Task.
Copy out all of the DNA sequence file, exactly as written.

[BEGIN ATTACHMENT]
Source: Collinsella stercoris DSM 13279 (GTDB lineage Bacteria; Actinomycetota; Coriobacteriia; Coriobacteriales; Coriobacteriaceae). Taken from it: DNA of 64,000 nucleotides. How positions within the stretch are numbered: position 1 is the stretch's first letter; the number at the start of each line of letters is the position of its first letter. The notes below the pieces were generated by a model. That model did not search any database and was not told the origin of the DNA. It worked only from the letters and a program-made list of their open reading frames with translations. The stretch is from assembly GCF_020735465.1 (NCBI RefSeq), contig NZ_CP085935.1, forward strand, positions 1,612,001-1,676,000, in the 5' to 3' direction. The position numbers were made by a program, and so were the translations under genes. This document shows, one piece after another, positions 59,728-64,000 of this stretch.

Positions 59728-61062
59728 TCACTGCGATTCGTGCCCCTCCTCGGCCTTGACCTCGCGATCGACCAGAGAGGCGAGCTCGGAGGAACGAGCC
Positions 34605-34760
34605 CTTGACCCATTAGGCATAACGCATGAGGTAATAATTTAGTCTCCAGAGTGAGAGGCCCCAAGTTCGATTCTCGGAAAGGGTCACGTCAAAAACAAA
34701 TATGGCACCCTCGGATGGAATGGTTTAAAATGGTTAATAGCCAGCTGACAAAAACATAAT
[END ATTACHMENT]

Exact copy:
Source: Collinsella stercoris DSM 13279 (GTDB lineage Bacteria; Actinomycetota; Coriobacteriia; Coriobacteriales; Coriobacteriaceae). Taken from it: DNA of 64,000 nucleotides. How positions within the stretch are numbered: position 1 is the stretch's first letter; the number at the start of each line of letters is the position of its first letter. The notes below the pieces were generated by a model. That model did not search any database and was not told the origin of the DNA. It worked only from the letters and a program-made list of their open reading frames with translations. The stretch is from assembly GCF_020735465.1 (NCBI RefSeq), contig NZ_CP085935.1, forward strand, positions 1,612,001-1,676,000, in the 5' to 3' direction. The position numbers were made by a program, and so were the translations under genes. This document shows, one piece after another, positions 59,728-64,000 of this stretch.

Positions 59728-61062
59728 TCACTGCGATTCGTGCCCCTCCTCGGCCTTGACCTCGCGATCGACCAGAGAGGCGAGCTCGGAGGAACGAGCC
Positions 34605-34760
34605 CTTGACCCATTAGGCATAACGCATGAGGTAATAATTTAGTCTCCAGAGTGAGAGGCCCCAAGTTCGATTCTCGGAAAGGGTCACGTCAAAAACAAA
34701 TATGGCACCCTCGGATGGAATGGTTTAAAATGGTTAATAGCCAGCTGACAAAAACATAAT